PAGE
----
3. What is one of the happiest moments of your life?
Easily, the day we renewed our vows for our 10th wedding anniversary. We eloped in 2003 so having the chance to put on a beautiful wedding dress and to see my husband at the end of the aisle in a tux, was absolutely amazing.

4. What is one thing you want the next generation to know?
Happily ever after isn’t a fairy tale; it’s a choice. Happiness in marriage is a moment-by-moment decision to love, forgive and grow together…happily.

Thank you so much Fawn for joining the 4 Questions project! I’m so glad my readers got to meet you :). Hopefully y’all will grab a copy of Happy Wives Club and check out the forum too!

Author Interviews

4 Questions With Grammy & CMA Nominated Dave Barnes

(This interview is part of my 4 Questions Project, where I get the chance to chat with authors and tell stories of people, life, and adventure. Be sure to check out previous interviews here!)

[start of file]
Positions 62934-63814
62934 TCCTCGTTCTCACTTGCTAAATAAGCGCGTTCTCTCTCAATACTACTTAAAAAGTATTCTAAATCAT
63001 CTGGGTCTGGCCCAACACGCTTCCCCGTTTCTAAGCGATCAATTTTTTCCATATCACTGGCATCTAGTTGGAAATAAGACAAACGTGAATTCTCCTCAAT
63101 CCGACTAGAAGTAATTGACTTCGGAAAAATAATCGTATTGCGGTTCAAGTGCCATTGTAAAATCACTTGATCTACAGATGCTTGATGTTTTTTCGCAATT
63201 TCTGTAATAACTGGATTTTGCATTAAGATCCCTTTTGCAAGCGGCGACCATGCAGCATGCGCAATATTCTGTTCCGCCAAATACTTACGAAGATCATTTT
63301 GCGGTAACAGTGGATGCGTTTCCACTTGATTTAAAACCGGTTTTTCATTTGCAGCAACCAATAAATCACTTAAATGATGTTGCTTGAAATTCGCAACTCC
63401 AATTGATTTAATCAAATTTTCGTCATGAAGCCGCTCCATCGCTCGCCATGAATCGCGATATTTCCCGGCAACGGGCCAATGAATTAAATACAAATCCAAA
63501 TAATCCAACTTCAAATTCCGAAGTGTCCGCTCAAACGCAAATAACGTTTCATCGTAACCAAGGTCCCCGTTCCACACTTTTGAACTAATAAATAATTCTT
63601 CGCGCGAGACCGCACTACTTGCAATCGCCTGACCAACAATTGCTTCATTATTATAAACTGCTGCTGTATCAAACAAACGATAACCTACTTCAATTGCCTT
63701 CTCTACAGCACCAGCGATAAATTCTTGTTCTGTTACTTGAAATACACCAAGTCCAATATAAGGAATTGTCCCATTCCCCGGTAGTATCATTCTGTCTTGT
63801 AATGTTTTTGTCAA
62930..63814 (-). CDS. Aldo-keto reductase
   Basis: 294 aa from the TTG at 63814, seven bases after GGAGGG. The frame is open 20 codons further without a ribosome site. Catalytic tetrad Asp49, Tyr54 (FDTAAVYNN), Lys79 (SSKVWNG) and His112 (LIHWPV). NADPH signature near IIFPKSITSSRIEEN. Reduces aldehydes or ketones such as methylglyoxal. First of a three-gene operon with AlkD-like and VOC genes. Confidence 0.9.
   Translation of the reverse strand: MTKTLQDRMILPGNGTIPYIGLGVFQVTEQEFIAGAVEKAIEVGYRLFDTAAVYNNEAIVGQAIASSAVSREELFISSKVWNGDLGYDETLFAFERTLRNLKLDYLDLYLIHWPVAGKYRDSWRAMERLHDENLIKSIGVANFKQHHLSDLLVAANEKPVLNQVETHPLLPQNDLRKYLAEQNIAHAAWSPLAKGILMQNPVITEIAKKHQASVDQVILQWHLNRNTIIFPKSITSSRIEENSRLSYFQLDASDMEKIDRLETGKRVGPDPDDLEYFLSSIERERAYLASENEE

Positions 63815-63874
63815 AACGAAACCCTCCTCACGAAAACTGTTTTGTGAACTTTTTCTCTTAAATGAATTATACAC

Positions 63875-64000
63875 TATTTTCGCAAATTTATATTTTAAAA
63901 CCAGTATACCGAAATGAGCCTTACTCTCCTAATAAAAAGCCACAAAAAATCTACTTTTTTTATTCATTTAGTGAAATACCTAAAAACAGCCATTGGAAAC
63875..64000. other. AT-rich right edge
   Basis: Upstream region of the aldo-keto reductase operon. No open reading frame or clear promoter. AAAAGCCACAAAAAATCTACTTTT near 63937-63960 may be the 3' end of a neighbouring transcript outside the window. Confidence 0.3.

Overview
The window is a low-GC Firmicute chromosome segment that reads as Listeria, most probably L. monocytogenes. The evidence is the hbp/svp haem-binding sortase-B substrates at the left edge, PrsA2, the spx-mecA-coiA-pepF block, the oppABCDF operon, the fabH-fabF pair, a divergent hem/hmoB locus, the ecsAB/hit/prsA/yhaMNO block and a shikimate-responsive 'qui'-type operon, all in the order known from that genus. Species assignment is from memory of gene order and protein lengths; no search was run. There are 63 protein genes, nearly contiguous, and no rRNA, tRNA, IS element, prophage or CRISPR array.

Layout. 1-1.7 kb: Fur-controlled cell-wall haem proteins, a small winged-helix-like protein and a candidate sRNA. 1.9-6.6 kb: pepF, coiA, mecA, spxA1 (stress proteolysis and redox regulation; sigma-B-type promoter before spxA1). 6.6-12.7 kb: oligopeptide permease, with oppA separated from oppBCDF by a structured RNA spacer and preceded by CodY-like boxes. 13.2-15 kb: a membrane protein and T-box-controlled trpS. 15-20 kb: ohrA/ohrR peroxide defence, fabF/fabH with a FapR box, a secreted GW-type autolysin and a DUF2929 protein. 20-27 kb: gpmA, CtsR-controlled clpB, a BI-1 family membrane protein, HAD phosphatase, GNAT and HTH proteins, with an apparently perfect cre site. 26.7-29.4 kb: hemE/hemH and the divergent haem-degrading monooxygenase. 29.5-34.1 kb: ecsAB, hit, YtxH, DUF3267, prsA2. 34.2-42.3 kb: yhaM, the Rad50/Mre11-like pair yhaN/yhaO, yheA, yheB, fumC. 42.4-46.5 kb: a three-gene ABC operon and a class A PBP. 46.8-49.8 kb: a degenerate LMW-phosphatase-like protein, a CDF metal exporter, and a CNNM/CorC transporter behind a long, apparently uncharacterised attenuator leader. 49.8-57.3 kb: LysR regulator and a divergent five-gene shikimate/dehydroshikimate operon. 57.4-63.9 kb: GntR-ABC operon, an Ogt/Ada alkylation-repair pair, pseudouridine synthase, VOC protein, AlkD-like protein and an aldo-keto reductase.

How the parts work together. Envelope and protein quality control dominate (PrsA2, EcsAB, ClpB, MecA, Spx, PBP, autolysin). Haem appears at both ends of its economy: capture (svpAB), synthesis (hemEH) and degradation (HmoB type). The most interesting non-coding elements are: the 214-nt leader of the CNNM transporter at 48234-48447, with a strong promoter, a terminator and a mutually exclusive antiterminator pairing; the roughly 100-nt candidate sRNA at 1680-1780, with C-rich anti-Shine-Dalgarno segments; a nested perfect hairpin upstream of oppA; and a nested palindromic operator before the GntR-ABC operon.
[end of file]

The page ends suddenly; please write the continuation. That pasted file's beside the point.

Internet, this has been such a fantastic week of blogging. I mean, the discussions and interviews I’ve had with y’all have made my little heart of nerdy smile! So what could possibly seal the deal for an awesome week? Oh, how about one of my favorite artists on the blog????? I’m pretty sure my friends want to delete my phone from all the blog related really excited texts I’ve sent them this week. But do you blame me?! I’m not embarrassed by this.

Yes friends, Dave Barnes has yet again shown his awesomeness by joining the 4 Questions blog. His music is absolutely fantastic and his songwriting is just as awesome (people like Blake Shelton sing his songs, so I’m not riding solo in this opinion). Oh and he is hilarious. Like you’ll actually laugh out loud, not just LOL. Take a glimmer at his Instagram feed and you’ll find proof. Or this inspiring workout video.

Plus he likes to save the world. He’s one of the artists who promotes Mocha Club (they work in Africa doing all sorts of awesome things and you should join my team) and shares about them at each of his concerts.

While his choice in English futbol might be a little sketch ;), he does have the twitter bio ever: Rocker. Roller. Laugher. Writer. Intramural Softball Champion. Ex TCBY Employee.

Enjoy 4 Questions with Dave Barnes!

1. What is something about your life right now that you would never imagined 5 years ago?